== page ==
Did LSD Change Britain?-By Finlo Rohrer

Sixty-three years ago the first acid trip was taken by an unwitting research chemist, Albert Hofmann, who has died at the age of 102. To its detractors LSD is perhaps the most dangerous drug in the world, but did its advent really change society in Britain and even the way we eat?

In 1965 something lurking under the meniscus of British society punctured the surface.

A man named Michael Hollingshead opened an office of the World Psychedelic Centre in Chelsea in central London. Having helped turn soon-to-be hippie guru Timothy Leary on to LSD, Hollingshead came on a mission of hallucinogenic proselytisation.

Soon musicians and artists were coming into regular contact with LSD. The rock historians still argue long and hard about the full extent of the effect LSD had on the Beatles and the Rolling Stones, Britain’s biggest musical exports.

But it’s hard to dispute the evidence of its impact in terms of psychedelic-inspired music, record covers, and even the commercial art of the time.

Before then LSD had been in Britain, but only in the hands of tiny groups of psychiatrists and military scientists. From 1965 onwards it suddenly came into the pockets and mouths of students, drop-outs, and “free thinkers”.

And soon it drew the attention of the authorities. By the summer of 1966, the home secretary had moved to ban it. It cropped up in court cases and four decades of newspaper opprobrium commenced. Over the years it has been blamed for poor mental health and numerous suicides and accidental deaths.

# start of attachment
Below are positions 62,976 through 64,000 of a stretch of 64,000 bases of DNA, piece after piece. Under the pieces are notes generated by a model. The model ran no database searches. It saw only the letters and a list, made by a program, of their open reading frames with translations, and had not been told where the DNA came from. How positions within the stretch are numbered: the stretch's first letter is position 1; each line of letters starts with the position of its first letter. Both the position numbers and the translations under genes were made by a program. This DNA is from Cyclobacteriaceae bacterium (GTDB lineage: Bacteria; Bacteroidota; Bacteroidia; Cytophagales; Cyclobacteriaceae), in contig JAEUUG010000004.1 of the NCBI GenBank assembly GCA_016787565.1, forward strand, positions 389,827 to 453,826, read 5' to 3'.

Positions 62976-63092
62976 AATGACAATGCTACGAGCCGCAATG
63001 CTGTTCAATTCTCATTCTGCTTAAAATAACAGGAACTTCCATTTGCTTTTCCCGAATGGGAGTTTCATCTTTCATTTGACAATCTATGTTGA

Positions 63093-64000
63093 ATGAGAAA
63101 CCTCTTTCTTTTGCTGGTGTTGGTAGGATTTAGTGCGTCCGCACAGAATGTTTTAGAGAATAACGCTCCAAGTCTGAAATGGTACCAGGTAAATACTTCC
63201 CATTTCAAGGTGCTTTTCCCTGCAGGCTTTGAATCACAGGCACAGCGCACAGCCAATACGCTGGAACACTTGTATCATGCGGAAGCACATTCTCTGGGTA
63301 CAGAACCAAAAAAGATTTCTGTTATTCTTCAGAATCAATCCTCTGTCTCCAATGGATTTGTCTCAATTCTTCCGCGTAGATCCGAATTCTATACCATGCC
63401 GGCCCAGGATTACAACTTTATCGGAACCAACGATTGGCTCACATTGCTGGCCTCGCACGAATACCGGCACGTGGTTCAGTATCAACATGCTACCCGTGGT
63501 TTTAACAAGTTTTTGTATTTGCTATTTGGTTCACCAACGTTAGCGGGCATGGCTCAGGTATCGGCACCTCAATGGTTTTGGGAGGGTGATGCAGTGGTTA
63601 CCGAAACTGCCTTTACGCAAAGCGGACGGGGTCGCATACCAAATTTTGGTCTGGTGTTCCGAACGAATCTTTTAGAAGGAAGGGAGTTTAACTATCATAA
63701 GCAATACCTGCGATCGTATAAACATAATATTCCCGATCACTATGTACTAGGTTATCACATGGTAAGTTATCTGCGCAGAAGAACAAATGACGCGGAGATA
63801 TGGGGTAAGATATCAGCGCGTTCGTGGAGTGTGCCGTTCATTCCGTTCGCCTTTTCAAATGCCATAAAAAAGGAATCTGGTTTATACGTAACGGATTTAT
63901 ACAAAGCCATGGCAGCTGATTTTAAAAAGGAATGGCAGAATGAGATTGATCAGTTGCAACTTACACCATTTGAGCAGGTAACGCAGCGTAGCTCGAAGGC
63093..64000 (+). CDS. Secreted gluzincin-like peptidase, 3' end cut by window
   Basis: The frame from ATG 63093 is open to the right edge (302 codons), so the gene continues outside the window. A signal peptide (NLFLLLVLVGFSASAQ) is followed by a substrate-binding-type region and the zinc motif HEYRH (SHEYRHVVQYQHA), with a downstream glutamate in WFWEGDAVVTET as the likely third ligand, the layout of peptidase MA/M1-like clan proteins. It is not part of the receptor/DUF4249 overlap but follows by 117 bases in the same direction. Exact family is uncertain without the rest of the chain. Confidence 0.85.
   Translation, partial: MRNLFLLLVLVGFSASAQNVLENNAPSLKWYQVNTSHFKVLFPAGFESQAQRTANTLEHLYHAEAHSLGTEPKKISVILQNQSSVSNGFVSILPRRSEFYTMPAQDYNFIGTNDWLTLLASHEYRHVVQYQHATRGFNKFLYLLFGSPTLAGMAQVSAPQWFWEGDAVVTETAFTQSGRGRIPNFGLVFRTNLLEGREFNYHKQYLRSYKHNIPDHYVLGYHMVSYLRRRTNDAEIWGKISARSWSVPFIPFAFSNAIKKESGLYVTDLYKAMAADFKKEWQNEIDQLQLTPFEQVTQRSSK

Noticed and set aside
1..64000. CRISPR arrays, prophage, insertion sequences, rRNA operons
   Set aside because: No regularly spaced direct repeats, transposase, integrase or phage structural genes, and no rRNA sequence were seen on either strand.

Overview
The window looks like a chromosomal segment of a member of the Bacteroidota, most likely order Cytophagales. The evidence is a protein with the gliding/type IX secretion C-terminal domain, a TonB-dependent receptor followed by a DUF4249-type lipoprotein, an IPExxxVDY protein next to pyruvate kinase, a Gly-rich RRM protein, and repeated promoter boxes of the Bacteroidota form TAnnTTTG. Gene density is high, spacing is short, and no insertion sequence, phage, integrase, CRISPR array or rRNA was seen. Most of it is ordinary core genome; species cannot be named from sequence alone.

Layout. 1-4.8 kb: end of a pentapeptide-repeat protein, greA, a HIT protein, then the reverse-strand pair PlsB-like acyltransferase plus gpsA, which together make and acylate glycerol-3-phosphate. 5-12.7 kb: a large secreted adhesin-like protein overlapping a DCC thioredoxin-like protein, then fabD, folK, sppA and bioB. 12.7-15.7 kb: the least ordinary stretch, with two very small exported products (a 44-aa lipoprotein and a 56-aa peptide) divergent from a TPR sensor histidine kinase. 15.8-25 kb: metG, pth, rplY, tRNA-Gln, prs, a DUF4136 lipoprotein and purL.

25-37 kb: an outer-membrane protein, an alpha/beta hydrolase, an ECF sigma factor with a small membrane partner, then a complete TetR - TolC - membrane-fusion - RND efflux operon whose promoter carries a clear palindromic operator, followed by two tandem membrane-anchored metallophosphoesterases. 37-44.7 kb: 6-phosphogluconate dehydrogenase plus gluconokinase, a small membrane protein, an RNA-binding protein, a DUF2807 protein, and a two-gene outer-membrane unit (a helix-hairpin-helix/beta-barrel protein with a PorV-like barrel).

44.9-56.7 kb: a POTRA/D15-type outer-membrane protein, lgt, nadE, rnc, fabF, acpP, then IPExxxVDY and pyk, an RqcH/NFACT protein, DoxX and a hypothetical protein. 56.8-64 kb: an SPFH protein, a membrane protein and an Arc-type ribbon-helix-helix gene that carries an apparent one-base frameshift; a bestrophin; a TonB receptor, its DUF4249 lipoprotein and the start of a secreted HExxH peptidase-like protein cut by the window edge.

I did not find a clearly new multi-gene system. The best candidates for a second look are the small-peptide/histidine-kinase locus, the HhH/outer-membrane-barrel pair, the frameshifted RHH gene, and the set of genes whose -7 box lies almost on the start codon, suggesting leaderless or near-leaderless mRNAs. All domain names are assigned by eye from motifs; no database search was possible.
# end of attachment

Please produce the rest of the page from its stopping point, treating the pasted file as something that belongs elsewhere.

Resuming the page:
Today the government advice warns of the possibility of terrifying trips, vivid flashbacks and triggers for those susceptible to mental health problems.

But there were those in the 1960s and 1970s who felt that rather than being a mere dangerous recreational drug it was the spark for dramatic changes in British society.

‘Strait-laced culture’

This was the time of seismic shifts in sexual behaviour, the legalisation of homosexuality and abortion, the genesis of modern feminism and the green movement. To its defenders, LSD was part of the reason why the old ways of thinking could be challenged.

“British culture was extremely strait-laced in the 1950s – it was rigid and confined and everybody went to church. LSD blasted a hole right through the middle of that,” says Sue Hall, who was a student at Watford Art College when she first encountered LSD on a visit to London in 1966. Hall last took the drug at the 100th birthday celebrations for Hofmann in Switzerland.

Gregory Sams: ‘LSD changed my life’

For Gregory Sams and his brother Craig an LSD trip at Berkeley in California in 1967 provided an epiphanal moment that led them to London to spark a major change in British eating habits.

“It was as a direct consequence of my brother and myself taking LSD that we introduced natural and organic foods in the UK. At that point people were looking forward to the day we all live on vitamin pills. Today you can’t open a newspaper without reading about organic foods.”

After the trip Gregory and Craig thought long and hard about what people were eating. They decided they were fed up with a Western diet big on garish food dyes, additives and cheap meat. It changed their thoughts on a career.

“My brother said he would have been a US navy fighter pilot, I was thinking of being an oceanographer. LSD clarified you. It gives you that primeval uncluttered vision.

In 1968, Gregory and Craig set up the Seed restaurant in London and started trying to source organic food. Together they founded Whole Earth Foods.

‘Wider horizons’

Craig went on to be head of the Soil Association and to set up the chocolate company Green and Blacks. In 1982, Gregory is credited with inventing the vegeburger. Since then he has moved on to other projects including design and distribution of posters and T-shirts featuring fractal patterns and writing political works such as Uncommon Sense – the State is Out of Date. He continues to use LSD.